[00:13:18] I was like, Oh, my gosh. All the cringing. It's so satisfying when you can do that. So the question with the audience, like, definitely you start with something that's way more defined. Yeah. And so there's not that. There's not that whole, like, step of work to get them there. They're handed to you, which
[00:13:40] Zach Busekrus: is a blessing.
[00:13:42] Ashley Budd: But then there are, like, then you have to decide what you're going to do with them. Like, what's your purpose? What are, like, what is your purpose in communicating to them? And then where can you, I mean, my approach to it, I'm trying to be as empathetic as possible with this audience. What is my purpose in [00:14:00] communicating to them?
[00:14:00] And then where can I meet them in their life where they could be philanthropic or they could have a volunteer experience or they could make a connection with a faculty member or a student that's like also valuable to them, right? So thinking about that long term relationship with the university and why do you buy into it?
[00:14:25] And they're going through.
[00:14:31] The enrollment process that they are buying into a lifestyle, right? Like they are buying into this brand for the rest of their life and they expect it to provide them value for the rest of their life. Not the same for every institution, you know, not the same for your commuter community college. You probably don't have the same kind of lifelong brand affinity that you, that you know, you're buying when you, when you decide to attend.
[00:14:57] Private 4 year or certainly 1 [00:15:00] of the elite schools. That's like, really banking on that being part of the purchase decision. So I think that that value exchange has definitely evolved with the generations. But like greatest generation, and we still have some of the greatest generation in our alumni pool.
[00:15:17] Like they tend to be like a lot of people who went to school on the GI bill. Um, a lot of people who just feel like what an incredible experience that I need. Like I am feeling debted. Wow. And the generation after that, I think the baby boomer generation, there was still kind of a mix of that happening.
[00:15:37] They feel like They, they give back because of what the institution gave them, um, and Gen X, not so much, but Gen X, like, really also was part of like that big. com bill and the return on their investment. Totally different than the sticker prices. So the [00:16:00] millennials got right. Like, so it changed a little bit, but yeah, that evolution of like, You, you stay connected to give back and make sure you like that.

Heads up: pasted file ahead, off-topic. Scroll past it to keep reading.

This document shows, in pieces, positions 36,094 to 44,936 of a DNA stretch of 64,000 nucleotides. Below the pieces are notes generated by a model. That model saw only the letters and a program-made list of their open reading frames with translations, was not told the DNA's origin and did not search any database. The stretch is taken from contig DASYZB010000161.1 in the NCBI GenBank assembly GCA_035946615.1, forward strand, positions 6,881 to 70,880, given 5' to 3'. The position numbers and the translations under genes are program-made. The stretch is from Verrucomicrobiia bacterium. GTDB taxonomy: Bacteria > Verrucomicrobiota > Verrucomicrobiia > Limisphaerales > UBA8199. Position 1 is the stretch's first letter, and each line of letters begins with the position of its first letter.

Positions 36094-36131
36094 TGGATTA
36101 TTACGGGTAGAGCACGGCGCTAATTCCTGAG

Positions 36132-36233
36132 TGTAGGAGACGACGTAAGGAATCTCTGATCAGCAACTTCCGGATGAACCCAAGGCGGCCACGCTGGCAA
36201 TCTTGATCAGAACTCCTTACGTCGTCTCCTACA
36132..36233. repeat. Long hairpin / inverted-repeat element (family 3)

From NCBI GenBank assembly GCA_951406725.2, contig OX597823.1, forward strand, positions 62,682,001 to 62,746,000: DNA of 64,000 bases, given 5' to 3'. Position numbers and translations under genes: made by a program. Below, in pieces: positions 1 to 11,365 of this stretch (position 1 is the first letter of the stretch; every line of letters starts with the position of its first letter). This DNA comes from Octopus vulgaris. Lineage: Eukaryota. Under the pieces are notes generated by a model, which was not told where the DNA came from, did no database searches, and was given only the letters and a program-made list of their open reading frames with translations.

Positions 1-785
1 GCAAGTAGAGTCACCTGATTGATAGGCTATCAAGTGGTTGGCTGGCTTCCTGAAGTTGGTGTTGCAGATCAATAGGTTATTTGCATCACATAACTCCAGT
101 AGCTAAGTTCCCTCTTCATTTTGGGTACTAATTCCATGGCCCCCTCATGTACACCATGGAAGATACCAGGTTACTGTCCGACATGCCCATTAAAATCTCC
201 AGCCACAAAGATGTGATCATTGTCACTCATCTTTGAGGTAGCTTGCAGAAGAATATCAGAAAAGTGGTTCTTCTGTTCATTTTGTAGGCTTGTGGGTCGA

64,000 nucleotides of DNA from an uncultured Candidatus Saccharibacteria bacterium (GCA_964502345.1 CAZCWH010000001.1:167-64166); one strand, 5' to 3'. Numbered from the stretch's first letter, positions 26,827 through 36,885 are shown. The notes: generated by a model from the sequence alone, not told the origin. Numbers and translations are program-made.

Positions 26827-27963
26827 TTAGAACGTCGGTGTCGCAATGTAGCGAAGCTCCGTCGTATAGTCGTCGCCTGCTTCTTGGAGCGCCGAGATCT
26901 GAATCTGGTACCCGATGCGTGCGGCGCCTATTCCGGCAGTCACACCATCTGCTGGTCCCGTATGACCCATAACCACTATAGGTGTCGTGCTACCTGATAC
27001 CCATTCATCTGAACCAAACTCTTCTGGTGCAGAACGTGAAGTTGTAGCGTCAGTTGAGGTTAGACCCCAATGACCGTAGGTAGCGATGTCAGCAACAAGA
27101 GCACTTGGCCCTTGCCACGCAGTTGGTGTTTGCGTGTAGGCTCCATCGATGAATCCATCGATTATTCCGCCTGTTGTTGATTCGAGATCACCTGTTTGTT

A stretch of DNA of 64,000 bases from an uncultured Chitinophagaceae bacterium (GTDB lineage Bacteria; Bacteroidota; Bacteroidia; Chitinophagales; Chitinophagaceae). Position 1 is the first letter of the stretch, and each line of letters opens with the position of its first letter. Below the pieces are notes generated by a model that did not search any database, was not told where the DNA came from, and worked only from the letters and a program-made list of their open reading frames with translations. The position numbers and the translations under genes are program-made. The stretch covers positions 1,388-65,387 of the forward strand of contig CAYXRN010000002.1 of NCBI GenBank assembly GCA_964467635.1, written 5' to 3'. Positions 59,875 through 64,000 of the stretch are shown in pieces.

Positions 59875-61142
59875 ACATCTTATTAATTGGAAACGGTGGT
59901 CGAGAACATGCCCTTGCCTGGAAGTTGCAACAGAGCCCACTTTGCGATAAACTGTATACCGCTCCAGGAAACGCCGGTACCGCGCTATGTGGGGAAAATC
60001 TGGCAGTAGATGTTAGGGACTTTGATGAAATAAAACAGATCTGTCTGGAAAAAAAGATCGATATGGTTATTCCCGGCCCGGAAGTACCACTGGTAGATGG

[00:16:09] The next generation gets what you got. Like that is, that has pretty much devolved, changed, evolved over time. And so our offices need to think about what the value is. It's not just that you get to hang your diploma on the wall and you have that, like. Um, the Andy Bernard caricature is like the perfect 1 for Cornell, like, yeah, right.
[00:16:32] The brag worthy ness is not enough, but it so I think about constantly putting the creative team into situations where. They need to put themselves in the shoes of our audience and in the future in like a future state. So we're pretty much generating content at least a quarter ahead. So soon we'll be thinking about like, okay, new year 2024, what are people going to need from us?
[00:16:59] [00:17:00] And it ends up creating totally new. offers for alumni that you wouldn't necessarily think that your university would be providing. And even some of the things that you would think that your university would provide you like career support and access to information and all those kinds of things aren't like.
[00:17:18] Actually how the alumni offices were originally designed, which were the world, give you a reunion event and we'll just still see you for money all the time. So, um, yeah, so definitely trying to meet them where they are and make connections that. Are helpful
[00:17:36] Zach Busekrus: and valuable. I have several follow up questions there and, and, uh, you know, I, I just want to recognize that you are at, at Cornell, right?
[00:17:44] And so, right. Sure. Yes. And given and giving and giving, like, giving this, this perspective is. You know, it is a perspective. It's super valuable. It also might be, it also might feel very different to somebody who's listening on the other end, who is working [00:18:00] in, even if they are working in advancement, working for, for a state school, right.